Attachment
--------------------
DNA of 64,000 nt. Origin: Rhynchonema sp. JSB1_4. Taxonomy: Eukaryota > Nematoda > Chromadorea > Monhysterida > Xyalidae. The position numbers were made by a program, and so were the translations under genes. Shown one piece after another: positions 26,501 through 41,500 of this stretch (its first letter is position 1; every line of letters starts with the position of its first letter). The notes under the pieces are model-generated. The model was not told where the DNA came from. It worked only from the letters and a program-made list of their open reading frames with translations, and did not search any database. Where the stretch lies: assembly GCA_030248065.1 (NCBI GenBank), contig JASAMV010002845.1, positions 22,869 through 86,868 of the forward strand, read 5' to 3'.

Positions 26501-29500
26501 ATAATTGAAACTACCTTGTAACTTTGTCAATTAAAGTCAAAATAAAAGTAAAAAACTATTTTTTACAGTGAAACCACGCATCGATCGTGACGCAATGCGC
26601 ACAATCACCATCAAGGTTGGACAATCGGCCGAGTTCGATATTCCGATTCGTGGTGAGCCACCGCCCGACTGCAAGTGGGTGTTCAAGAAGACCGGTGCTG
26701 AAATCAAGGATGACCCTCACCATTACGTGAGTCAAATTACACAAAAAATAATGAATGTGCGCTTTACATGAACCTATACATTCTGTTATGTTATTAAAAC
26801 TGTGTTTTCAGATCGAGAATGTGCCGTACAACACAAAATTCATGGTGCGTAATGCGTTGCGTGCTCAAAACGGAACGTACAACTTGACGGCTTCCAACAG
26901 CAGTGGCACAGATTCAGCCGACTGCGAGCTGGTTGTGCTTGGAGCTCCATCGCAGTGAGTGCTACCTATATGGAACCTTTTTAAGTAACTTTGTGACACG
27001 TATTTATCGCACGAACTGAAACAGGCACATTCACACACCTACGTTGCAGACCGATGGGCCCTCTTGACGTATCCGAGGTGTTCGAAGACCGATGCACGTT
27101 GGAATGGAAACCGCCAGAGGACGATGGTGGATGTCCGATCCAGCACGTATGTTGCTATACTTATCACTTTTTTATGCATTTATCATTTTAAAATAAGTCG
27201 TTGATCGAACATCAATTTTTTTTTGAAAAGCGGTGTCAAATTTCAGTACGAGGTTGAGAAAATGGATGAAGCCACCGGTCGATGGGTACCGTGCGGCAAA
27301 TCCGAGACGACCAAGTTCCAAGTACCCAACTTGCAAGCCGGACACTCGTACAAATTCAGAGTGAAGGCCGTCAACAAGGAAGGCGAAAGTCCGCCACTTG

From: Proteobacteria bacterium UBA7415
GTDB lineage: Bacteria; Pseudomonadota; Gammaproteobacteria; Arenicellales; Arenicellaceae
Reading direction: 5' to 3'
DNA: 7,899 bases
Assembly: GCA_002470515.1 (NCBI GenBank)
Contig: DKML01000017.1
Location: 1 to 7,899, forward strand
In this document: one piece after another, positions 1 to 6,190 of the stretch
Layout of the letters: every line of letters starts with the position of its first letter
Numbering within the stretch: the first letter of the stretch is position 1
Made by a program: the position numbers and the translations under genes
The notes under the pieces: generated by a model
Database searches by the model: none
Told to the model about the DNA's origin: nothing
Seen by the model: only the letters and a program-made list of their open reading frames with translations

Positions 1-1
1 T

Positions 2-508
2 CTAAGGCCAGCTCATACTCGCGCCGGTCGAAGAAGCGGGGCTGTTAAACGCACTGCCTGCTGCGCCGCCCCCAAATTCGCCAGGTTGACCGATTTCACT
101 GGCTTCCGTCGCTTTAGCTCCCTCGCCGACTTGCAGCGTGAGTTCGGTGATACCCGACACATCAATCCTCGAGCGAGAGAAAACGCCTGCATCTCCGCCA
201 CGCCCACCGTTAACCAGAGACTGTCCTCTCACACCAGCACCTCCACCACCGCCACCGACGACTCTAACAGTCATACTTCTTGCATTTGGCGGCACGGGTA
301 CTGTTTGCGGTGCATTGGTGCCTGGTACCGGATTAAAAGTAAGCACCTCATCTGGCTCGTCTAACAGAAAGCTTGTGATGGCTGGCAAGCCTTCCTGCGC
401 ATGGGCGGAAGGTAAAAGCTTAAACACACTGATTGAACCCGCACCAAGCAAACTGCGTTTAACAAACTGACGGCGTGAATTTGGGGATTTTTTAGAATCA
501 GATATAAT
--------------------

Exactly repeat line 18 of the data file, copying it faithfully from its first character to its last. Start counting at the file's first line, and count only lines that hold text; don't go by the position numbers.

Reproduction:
Location: 1 to 7,899, forward strand